Harvest Kitchen Series: Deer Bacon Haluski
Like most readers, I’m not a master chef — just a guy who loves to hunt, fish, and eat what he harvests. If success afield and family schedule allows, this series will highlight a new game or fish dish each month. I’ll cover all the details from take to table, and everyone will benefit with a collection of easy, everyday meals harvested from nature’s pantry and celebrated in the home kitchen.
The dawn of a new deer season always sparks a motivation to use up all those venison morsels in the freezer you’ve been saving for a special occasion from the previous year. Essentially, you’re optimistically making room for the next deer while enjoying a delicious meal and memory. Recently, it was some cubed deer bacon I had processed and vacuum sealed late last January from a big fat doe taken during the late archery season that I decided to turn into a Polish-inspired masterpiece.
While hunting a field edge on one of the coldest evenings of the winter, a seemingly never-ending caravan of deer filtered out into the clearing, and I picked out a hefty mature doe to fill my 5B antlerless tag and warm my shaking extremities with some good old-fashioned heart pumping that comes with making a vital hit and hearing the deer expire within earshot.
In butchering the deer later that night, I noticed she had a fair amount of flank meat on the outside of her ribcage, which easily separated from the bone. I carved it out and reserved it for a little experiment I found online via foragerchef.com for real cured and smoked deer bacon.
The bacon, which can be cubed for use in chilis, soups, stews, and other applications, keeps well in a freezer, so I was all in to give it a try!
I neatly trimmed off most of the fat and mixed up the cure, which consisted of eight ounces of brown sugar, four ounces of kosher salt, 20 grams of pink curing salt, one teaspoon black pepper and a half teaspoon each of cloves, all-spice and grated nutmeg. This was applied to all sides of the meat as a dry rub, and it was left to cure in the refrigerator for several days. I then smoked it with hickory wood at 225 for about four hours, allowed it to cool, and diced it into small cubes for packaging and freezing.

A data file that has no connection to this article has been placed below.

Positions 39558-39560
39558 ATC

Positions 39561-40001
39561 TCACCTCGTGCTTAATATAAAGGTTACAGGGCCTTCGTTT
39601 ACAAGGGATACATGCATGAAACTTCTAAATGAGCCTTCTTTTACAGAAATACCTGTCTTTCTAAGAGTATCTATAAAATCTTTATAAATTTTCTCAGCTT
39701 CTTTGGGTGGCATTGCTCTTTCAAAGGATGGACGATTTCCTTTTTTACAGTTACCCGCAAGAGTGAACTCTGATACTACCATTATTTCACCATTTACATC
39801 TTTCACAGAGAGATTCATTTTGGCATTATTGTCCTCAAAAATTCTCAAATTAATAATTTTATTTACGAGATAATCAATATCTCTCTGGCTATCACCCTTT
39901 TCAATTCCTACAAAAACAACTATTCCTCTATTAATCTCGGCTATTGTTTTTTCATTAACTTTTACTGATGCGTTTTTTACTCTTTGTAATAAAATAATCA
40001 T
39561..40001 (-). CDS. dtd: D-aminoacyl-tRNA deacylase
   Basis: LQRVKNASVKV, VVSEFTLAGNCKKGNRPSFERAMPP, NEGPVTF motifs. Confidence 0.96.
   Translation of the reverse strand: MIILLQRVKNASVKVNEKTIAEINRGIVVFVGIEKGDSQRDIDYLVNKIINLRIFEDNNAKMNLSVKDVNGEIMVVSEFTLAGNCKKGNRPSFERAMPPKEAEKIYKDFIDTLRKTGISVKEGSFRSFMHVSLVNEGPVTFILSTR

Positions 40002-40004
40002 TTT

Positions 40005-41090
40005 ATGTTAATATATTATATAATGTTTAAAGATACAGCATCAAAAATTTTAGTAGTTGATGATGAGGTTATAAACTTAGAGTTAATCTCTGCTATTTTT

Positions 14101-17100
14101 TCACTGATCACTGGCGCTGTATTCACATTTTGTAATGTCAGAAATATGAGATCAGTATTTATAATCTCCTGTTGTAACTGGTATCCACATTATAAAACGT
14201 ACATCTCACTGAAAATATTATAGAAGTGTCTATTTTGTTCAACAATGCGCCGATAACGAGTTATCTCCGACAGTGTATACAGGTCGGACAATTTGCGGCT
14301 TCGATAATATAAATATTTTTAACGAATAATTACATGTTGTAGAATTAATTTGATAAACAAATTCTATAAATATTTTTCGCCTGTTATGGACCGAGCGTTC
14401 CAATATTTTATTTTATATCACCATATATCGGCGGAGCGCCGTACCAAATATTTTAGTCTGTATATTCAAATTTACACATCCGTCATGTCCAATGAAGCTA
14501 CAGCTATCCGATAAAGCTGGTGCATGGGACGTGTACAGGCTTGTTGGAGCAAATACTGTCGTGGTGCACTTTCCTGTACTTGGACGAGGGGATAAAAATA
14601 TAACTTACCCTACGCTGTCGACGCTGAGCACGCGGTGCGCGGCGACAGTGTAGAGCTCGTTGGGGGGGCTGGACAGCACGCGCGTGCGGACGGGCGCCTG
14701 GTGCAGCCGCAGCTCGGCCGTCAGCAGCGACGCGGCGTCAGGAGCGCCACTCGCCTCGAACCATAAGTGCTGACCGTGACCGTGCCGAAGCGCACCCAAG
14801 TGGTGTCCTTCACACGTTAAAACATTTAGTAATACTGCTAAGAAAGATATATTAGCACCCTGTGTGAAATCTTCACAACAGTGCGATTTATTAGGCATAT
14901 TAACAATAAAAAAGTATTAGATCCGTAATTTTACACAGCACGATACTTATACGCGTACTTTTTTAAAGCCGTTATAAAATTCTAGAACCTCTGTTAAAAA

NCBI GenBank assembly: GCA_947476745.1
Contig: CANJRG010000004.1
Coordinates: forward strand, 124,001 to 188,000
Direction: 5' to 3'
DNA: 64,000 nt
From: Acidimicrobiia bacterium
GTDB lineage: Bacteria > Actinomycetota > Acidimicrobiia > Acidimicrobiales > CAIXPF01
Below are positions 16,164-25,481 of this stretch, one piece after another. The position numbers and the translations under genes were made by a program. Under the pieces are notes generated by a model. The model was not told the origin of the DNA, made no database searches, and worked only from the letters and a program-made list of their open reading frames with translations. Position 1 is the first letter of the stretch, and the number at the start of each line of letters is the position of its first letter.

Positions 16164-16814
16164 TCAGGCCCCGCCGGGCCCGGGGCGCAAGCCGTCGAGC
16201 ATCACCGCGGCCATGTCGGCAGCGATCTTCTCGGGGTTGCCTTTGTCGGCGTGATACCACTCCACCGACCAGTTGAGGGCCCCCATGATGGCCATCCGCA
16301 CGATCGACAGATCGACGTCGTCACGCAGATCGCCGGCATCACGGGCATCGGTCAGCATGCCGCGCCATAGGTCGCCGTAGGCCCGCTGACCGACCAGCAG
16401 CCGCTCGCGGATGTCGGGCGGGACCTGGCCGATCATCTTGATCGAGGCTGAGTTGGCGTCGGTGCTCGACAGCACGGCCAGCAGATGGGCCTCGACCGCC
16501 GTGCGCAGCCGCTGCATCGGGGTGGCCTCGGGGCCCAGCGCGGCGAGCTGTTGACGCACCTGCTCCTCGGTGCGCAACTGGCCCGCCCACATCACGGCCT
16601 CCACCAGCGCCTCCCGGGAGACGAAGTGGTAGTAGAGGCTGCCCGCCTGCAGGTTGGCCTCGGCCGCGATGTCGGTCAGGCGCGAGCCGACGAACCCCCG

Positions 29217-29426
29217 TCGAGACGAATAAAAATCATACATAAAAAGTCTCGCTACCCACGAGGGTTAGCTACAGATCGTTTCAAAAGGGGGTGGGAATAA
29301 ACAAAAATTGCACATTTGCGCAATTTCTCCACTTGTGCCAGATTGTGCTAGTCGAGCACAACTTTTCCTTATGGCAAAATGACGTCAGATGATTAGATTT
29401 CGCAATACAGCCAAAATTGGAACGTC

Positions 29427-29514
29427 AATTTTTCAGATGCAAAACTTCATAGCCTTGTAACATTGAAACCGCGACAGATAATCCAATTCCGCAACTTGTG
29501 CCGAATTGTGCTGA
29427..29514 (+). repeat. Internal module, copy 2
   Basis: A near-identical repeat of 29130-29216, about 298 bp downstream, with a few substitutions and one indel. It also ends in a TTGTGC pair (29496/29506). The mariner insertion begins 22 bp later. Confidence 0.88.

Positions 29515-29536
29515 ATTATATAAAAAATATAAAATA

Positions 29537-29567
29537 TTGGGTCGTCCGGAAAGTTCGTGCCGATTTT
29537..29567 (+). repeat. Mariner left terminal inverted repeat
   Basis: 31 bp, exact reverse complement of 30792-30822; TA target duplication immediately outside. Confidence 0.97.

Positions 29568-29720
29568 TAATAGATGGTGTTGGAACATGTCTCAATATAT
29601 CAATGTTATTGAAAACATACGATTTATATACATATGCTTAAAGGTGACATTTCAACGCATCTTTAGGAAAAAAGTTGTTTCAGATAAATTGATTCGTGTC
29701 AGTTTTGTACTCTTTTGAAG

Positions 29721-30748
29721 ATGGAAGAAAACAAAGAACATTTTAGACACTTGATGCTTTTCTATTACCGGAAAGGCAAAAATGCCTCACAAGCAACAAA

Fast forward several months, and I pulled from my garden multiple large heads of red cabbage, as well as red onions, and I was hungry for some Polish-style haluski, which is a popular dish in northern Schuylkill County where many folks have central European roots.
It’s very easy to make, and extremely tasty. First, I diced up several handfuls of cabbage and a small red onion. Then, I threw a half stick of butter into a deep-sided frying pan and sauteed the smoked deer bacon bits to release the flavors. Next the onions were dropped in to become translucent, and the cabbage followed shortly thereafter until it was well wilted and glazed with all the other ingredients, as well as some fresh ground black pepper.
In a separate bowl, a bag of egg noodles was brought to boil according to packaging instructions and drained of its water. Then I combined the pan of meat and sauteed veggies with the noodles and mixed thoroughly before serving.
The Table Takeaway
This meal was one of my favorites of the entire year. Not only do I love haluski to begin with, but it was super fun to try making something I had never attempted before in the deer bacon and have it turn out surprisingly well. I’m always looking for unique ways to utilize less popular cuts, so this was really cool to make use of something that often ends up being ground or thrown in the scrap bucket.
It really wasn’t difficult to do- just took some extra time, which was time well spent based on the results. The smokiness and saltiness of the cubed bacon blended perfectly with the rich flavor of the butter and onions, while the unique taste and texture of the red cabbage balanced it out and brought it all home.
I highly recommend it if you have access to a smoker and want to try something different with this year’s deer harvest. You won’t be disappointed.